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Island’s character shouldn’t change | Letters | March 18
Thanks to Mayor Kirsten Hytopoulos for the long-overdue official alert in last week’s Review to the fact that our Land Use Code update is currently before City Council.
What is not mentioned is the “elephant in the room.” We’re told that the update is about “improving user-friendliness and internal consistency,” and, by the way, “includes policy changes.” What policy changes? What’s really at stake? What’s at risk are many current provisions that “protect our island’s character” and natural resources.
Consider these few. Listen to the discussion at City Hall and let the council know what you think.
The staff has proposed to diminish the setback along State Route 305 by one-third. When proposing to replace the current 75-foot building setback with a 50-foot landscape buffer, the staff said that the “building setback does not offer enough additional protections to warrant the requirement.” If you disagree, let council know.
What about allowing a “Motor Vehicle Sales Lot” to be built on High School Road “to address a gap in the code,” according to staff. High School Road this year, Rolling Bay next, perhaps?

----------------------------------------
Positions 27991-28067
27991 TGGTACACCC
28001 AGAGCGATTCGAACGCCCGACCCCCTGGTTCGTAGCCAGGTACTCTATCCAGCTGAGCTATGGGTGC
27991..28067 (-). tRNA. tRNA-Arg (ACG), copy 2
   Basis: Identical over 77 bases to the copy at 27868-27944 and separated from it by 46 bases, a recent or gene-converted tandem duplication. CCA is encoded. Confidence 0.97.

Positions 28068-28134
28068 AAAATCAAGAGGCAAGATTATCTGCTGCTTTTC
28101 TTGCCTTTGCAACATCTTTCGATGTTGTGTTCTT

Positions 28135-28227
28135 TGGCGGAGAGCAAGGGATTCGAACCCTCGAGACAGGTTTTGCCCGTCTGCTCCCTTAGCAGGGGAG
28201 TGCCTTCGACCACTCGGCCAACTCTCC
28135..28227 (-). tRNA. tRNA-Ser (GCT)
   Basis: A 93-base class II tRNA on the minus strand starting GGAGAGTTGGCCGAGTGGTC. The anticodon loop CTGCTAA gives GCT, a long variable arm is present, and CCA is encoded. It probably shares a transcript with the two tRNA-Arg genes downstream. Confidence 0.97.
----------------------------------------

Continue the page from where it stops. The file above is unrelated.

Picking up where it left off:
We all know about zoning creep. Is that what you want for our island? Let your City Council members know.
Unless council is persuaded to the contrary, the new code will eliminate a 50 percent building limitation for educational, governmental, religious and health care institutions for all residential zones. The council says it’s OK because the building couldn’t be any larger than the largest house.
If the inevitable increased clearing for excess parking, many-fold traffic increase, noise and light pollution are issues for you, let council know.
While the challenges remaining for the council to consider are far fewer than when the update was first introduced, thanks primarily to the Planning Commission’s involvement in the process during 2010, many provisions remain that would roll back current protections forever
Watch the update’s progress through council. Weigh in and make a difference.